“Reconsider its position on the legality of corporal punishment of children (Mongolia);

“Ban corporal punishment of children to ensure the full protection and freedom from violence for all children (Sweden);

“Consider prohibiting corporal punishment against children and ensure that it is explicitly prohibited in all schools and educational institutions, and all other institutions and forms of alternative care (Croatia);

“Take further actions in protecting the rights of the child by prohibiting all corporal punishment of children as required by the convention of the Rights of Child (Estonia)”

The Government rejected all seven recommendations, stating: “the UK does not condone any violence towards children and has clear laws to deal with it. The ‘reasonable chastisement’ defence in s.58 Children Act 2004 cannot be used when someone is charged with assault causing actual or grievous bodily harm, or with child cruelty. Parents should not be criminalised for giving a child a mild smack in order to control their behaviour. The Crown Dependencies currently follow a similar approach to the UK. The decision on whether to prohibit corporal punishment and in what settings in the Overseas Territories is a decision, ultimately, for Territory governments. The UK Government is keen to support those Territories who wish to move away from the use of corporal punishment and explore alternative measures, including the development of positive parenting strategies and effective behaviour management techniques.”[16]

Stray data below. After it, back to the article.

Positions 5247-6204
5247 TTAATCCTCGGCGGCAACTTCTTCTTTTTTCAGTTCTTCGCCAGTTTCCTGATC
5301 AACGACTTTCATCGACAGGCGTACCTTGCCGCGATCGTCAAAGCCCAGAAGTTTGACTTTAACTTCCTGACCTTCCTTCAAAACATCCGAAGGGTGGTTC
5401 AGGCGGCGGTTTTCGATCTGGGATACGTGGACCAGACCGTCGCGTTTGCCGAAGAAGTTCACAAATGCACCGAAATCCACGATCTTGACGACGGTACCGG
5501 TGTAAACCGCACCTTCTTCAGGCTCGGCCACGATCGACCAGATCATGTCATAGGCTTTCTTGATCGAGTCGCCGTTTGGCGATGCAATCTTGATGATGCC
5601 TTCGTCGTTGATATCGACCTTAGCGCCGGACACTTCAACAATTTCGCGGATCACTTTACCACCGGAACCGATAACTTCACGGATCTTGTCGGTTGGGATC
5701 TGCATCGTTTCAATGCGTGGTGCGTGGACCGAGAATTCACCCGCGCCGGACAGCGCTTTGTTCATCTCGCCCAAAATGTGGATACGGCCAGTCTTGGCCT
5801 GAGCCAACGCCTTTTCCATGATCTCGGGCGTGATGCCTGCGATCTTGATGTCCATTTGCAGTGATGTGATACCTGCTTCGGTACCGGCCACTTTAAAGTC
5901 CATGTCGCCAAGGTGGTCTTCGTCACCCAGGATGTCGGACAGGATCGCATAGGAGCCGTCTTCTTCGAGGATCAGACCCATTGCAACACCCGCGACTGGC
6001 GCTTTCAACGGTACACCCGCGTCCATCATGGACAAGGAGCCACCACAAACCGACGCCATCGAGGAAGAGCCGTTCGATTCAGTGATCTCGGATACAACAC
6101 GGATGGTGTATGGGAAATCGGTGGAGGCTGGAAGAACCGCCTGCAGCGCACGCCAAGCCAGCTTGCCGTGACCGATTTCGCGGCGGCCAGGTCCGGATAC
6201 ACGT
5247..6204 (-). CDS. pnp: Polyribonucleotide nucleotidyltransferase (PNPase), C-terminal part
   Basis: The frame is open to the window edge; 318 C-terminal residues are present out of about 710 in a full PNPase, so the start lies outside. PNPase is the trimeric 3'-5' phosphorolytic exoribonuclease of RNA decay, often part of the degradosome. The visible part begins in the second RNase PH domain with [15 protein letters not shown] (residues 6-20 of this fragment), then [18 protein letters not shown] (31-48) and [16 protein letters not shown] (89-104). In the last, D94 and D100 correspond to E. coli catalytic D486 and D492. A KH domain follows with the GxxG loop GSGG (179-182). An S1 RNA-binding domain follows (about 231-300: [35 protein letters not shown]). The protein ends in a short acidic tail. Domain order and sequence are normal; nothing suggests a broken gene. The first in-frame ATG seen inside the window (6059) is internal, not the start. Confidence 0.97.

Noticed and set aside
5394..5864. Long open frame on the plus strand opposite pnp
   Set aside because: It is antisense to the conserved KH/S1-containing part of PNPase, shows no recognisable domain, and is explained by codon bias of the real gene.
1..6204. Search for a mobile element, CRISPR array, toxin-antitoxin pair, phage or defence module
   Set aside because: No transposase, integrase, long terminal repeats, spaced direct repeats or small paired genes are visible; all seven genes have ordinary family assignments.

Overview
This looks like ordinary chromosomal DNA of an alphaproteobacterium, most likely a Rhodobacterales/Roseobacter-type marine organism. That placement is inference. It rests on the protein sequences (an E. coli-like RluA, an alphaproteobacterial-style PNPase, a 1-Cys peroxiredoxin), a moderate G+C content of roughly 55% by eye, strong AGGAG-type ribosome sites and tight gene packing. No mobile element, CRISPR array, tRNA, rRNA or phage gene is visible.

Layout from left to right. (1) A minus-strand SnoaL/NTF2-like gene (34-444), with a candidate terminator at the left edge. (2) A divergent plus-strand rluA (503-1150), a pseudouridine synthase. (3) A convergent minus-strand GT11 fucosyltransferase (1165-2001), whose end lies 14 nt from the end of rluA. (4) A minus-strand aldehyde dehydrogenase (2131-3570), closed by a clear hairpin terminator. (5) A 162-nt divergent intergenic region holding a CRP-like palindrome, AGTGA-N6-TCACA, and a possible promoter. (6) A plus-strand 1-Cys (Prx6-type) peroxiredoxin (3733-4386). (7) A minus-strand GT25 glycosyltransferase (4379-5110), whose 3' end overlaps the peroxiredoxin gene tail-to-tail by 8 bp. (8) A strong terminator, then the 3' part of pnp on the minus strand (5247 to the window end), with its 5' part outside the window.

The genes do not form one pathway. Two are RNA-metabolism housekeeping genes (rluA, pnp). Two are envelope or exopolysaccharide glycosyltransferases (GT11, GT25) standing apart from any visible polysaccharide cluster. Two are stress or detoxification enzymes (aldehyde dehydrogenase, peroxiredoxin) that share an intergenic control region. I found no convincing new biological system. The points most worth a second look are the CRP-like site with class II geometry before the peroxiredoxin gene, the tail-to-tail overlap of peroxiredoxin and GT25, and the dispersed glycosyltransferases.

Prevalence/attitudinal research for British Virgin Islands in the last 10 years

None identified.

Footnotes

[1] [2014], CRC/C/GBR/5, Fifth state party report, annex, para. 11

[2] [n.d.], CCPR/C/GBR/Q/7/Add.1, Advance Unedited Version, Reply to list of issues, para. 161

[3] Parliamentary answer to question asked by Baroness Walmsley, 19 December 2011

[4] Ministry of Health and Social Development, Correspondence with the Global Initiative, July 2015

[5] http://www.onepaper.com/deals/?v=d&i=&s=Caribbean%3AParadise+News&p=22726&f=p, accessed 18 February 2016

[6] The Act and Rules are available on the Government website, http://www.bvi.gov.vg/departments/her-majestys-prison, accessed 18 February 2015

[7] http://www.bvi.org.uk/government/pressreleases/speechfromthethrone2014, accessed 1 February 2016

[8] http://www.bvi.gov.vg/departments/her-majestys-prison, accessed 14 August 2016

[9] 23 May 2008, A/HRC/8/25, Report of the working group, paras. 56(2), 56(3), 56(4) and 56(5)

[10] 23 May 2008, A/HRC/8/25, Report of the working group, para. 25